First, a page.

Send WordPress Form Submissions to Google Sheets

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There’s lots of ways to capture form submissions, but my preferred method is simple and free, so I’ll share it with you here. I’m using a WordPress theme based on Elementor, so that’s what I’m going to provide this example on. If you’re not using Elementor, the concept is still the same, but your exact implementation will be slightly different.

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First, Make Your Form

Create a post and insert the “Form” widget. Once you do that, edit the form to your heart’s desire. Once you’re happy, select the Content section of the widget. This is where you created your form fields. Make sure that each form field has a label. If you don’t want form field labels, hide them with CSS, but make sure that you still have them. Now take each one of these labels and put them into the first row of a Google Sheet. Name your sheet something recognizable, name your main tab something relevant and return to WordPress.

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In the Content tab of the form widget (while editing in Elementor), select the Settings section. Under “Add Action” select the empty field. You’ll see several options, with one of them being “Webhook.” Select this option. You’ll see a new section named “Webhook” appear. Leave it blank for now. You’ll need a link (webhook) that we need to create elsewhere first.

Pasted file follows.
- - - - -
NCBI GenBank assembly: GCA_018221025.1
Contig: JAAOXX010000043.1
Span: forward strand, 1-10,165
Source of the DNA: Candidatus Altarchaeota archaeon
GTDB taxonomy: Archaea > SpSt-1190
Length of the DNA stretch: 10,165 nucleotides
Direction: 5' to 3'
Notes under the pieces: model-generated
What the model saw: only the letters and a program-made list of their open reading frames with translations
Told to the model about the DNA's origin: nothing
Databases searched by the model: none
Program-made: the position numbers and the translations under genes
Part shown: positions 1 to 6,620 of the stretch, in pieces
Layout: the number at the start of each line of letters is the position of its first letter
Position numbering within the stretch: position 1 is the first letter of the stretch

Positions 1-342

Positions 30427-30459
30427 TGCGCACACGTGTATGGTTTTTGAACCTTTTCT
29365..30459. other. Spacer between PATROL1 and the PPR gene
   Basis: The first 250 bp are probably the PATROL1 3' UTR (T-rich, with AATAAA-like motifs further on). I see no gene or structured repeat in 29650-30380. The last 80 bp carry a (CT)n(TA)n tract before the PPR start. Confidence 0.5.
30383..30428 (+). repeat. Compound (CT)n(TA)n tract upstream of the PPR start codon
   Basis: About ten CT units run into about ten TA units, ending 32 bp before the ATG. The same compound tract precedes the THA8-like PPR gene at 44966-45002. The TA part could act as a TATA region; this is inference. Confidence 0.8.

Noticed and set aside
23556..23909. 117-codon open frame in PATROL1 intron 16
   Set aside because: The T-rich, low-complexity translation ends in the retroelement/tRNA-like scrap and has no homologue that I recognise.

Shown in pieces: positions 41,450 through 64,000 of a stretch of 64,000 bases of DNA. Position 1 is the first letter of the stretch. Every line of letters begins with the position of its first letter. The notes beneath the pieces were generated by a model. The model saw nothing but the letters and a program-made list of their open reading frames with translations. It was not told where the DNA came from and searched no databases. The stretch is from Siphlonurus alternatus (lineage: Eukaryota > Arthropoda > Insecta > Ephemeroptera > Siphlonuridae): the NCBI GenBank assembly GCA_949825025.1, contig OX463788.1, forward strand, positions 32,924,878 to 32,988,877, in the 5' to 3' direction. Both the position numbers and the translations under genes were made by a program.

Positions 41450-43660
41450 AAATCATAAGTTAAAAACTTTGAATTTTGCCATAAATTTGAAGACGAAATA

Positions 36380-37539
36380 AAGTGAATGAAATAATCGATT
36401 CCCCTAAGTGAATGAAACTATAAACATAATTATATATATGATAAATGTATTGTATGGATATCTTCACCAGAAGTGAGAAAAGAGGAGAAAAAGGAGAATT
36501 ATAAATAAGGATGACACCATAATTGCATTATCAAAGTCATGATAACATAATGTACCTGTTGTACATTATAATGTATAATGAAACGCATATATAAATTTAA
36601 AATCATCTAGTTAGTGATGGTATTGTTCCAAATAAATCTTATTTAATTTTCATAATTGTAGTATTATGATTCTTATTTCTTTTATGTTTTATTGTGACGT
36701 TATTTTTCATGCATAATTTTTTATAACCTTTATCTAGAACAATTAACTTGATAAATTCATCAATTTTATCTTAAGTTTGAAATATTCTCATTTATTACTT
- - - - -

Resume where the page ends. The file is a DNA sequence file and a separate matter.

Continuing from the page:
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Create Your Webhook

There are several services you can use for this part, such as Zapier, but most cost money for this particular function. The service I prefer is because cause the price is right, it works and everything about it is very intuitive (I’m in no way affiliated with them and they do not pay me).

Setup your free account using the gmail account you have your Google Sheet you created earlier in. 

Next, select “Create a Bot” in the upper right hand side of the screen. Select “Webhook” from your options presented. You’ll see a new field that says “Select the Trigger Event.” There’s only one option—”Incoming Hook.” Select it. .11 .12

A new panel will expand on the right. You need to define the action your webhook will take. In this case, find and select the “Google Sheets” widget. .14

A new browser window will appear where you will name your app and authorize to access it. .15

After authorizing, the page should update, showing your app name on the right side of the page. (If it doesn’t refresh, authorize it again. I had to do it twice for this demo) .16

Add your Action. Select “Add Row”—not the older version. .17

Select the spreadsheet dropdown and select your form by the name you gave it earlier.

Select your tab by the name you gave it (Sheet1 if you did not name it). You’ll see all the form labels appear. .18

Over on the left hand side of the screen, select “Setup Webhook.” Select it. This will give the url you need to plug into your WordPress widget. Copy the url into your WordPress widget and save your form. Now go to your actual live form and submit something in each field. will recognize your submission and put the labels from your fields on the screen under Output fields. .19


Drag the fields from the left side of the screen to the matching fields on the right. .21


Thats it. will have you verify your app and you’re set. 

Now go back tour live form, fill it out and watch your submission show up in your Google Sheet.

Below you can see the data I put into the form and how it looks in Google Sheets.


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